Take the 2-minute tour ×
Stack Overflow is a question and answer site for professional and enthusiast programmers. It's 100% free.

I have a set of user recommandations

review=matrix(c(5:1,10,2,1,1,2), nrow=5, ncol=2, dimnames=list(NULL,c("Star","Votes")))

and wanted to use summary(review) to show basic properties mean, median, quartiles and min max.

But it gives back the summary of both columns. I refrain from using data.frame because the factors 'Star' are ordered. How can I tell R that Star is a ordered list of factors numeric score and votes are their frequency?

share|improve this question
I just saw the tag frequency-analysis. Are you looking for table()? Or contingency tables? –  Matt Bannert Feb 5 '11 at 13:34
i tried table didn't work. I somhow need to do mean, median, quartiles. and i dont want to do it by hand. thats a minimum I expect from a statistical framework –  Roo Feb 5 '11 at 13:51
Note that the weighted mean of an ordered factor is not defined, because the whole point of not calling it numeric is that the between-level intervals are not known. You have to assign numeric scores to take means. –  Aniko Feb 5 '11 at 15:37
Thanks Aniko, I understand your argument. To name the beast. I want to do it with Amazon reviews. I think they see ratings as cardinal since they do compute the mean –  Roo Feb 5 '11 at 15:40
What you are really looking for is the mean, and quantiles of the Stars weighted by the Votes. And Al3xa's approach is a good way to get this. There is really no need to make the Star column a factor. –  Prasad Chalasani Feb 5 '11 at 15:56

3 Answers 3

up vote 4 down vote accepted

I'm not exactly sure what you mean by taking the mean in general if Star is supposed to be an ordered factor. However, in the example you give where Star is actually a set of numeric values, you can use the following:


R> review=matrix(c(5:1,10,2,1,1,2), nrow=5, ncol=2, dimnames=list(NULL,c("Star","Votes")))

R> wtd.mean(review[, 1], weights = review[, 2])
[1] 4.0625

R> wtd.quantile(review[, 1], weights = review[, 2])
  0%  25%  50%  75% 100% 
1.00 3.75 5.00 5.00 5.00 
share|improve this answer
I really like this approach better than al3xa's because i don't need to "decompress" the scores with their weights. But its a shame that is not in the base package. this certainly is daily bread for statistics –  Roo Feb 5 '11 at 16:06
Use weighted.mean in base R. –  hadley Feb 5 '11 at 17:38
thats great, i would give you the "right answer" if its was not a comment –  Roo Feb 5 '11 at 20:03

I don't understand what's the problem. Why shouldn't you use data.frame?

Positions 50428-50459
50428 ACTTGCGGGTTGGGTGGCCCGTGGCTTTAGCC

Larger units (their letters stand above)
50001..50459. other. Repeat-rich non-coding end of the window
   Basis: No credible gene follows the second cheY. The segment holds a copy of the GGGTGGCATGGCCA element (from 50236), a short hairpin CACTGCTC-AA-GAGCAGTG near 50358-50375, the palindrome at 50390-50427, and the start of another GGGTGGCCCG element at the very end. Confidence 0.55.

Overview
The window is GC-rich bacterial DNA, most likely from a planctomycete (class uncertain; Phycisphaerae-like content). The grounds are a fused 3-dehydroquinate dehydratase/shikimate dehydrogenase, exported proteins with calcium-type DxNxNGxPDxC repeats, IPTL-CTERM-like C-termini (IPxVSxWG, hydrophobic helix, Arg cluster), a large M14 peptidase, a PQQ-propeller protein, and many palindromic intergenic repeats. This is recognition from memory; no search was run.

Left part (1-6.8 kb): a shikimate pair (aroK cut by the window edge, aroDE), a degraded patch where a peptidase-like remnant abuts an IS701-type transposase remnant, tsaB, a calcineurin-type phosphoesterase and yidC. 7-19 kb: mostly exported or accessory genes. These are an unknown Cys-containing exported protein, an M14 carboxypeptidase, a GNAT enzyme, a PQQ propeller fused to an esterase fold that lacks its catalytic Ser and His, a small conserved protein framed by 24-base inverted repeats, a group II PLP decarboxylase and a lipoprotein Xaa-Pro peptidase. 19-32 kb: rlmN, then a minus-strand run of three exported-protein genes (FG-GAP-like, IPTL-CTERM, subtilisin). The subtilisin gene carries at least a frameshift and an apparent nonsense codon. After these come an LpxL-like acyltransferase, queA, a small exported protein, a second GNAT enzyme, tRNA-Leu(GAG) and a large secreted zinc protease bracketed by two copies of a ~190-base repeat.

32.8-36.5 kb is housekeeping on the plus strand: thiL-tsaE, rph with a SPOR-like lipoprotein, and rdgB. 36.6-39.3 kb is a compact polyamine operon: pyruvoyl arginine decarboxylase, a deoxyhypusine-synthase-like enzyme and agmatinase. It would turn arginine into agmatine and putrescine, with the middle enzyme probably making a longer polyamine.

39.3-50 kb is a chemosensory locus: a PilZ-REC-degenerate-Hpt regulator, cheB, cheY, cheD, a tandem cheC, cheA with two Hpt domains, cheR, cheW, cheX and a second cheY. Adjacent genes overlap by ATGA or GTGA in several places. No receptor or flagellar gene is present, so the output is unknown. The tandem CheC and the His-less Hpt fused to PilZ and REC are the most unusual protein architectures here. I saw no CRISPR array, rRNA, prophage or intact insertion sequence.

rv <- data.frame(star = ordered(review[, 1]), votes = review[, 2])

You should convert your data.frame to vector:

( vts <- with(rv, rep(star, votes)) )
 [1] 5 5 5 5 5 5 5 5 5 5 4 4 3 2 1 1
Levels: 1 < 2 < 3 < 4 < 5

Then do the summary... I just don't know what kind of summary, since summary will bring you back to the start. O_o

 1  2  3  4  5 
 2  1  1  2 10 

EDIT (on @Prasad's suggestion)

Since vts is an ordered factor, you should convert it to numeric, hence calculate the summary (at this moment I will disregard the background statistical issues):

nvts <- as.numeric(levels(vts)[vts])  ## numeric conversion
summary(nvts)  ## "ordinary" summary
fivenum(nvts)  ## Tukey's five number summary
share|improve this answer
I want to see mean, median, quartiles and min/max, this is what I mean by summary –  Roo Feb 5 '11 at 13:48
summary(as.numeric(vts)) or even better summary(as.numeric(levels(vts)[vts])). The latter approach is recommended. –  aL3xa Feb 5 '11 at 14:27
+1 I would recommend putting this in the main answer just to make it clear. –  Prasad Chalasani Feb 5 '11 at 15:25
Thanks for suggestion. Fix applied! =) –  aL3xa Feb 5 '11 at 15:48
why is the latter approach recommended? (you are right btw) –  Roo Feb 5 '11 at 15:48

Just to clarify -- when you say you would like "mean, median, quartiles and min/max", you're talking in terms of number of stars? e.g mean = 4.062 stars? Then using aL3xa's code, would something like summary(as.numeric(as.character(vts))) be what you want?

share|improve this answer

Your Answer


By posting your answer, you agree to the privacy policy and terms of service.

Not the answer you're looking for? Browse other questions tagged or ask your own question.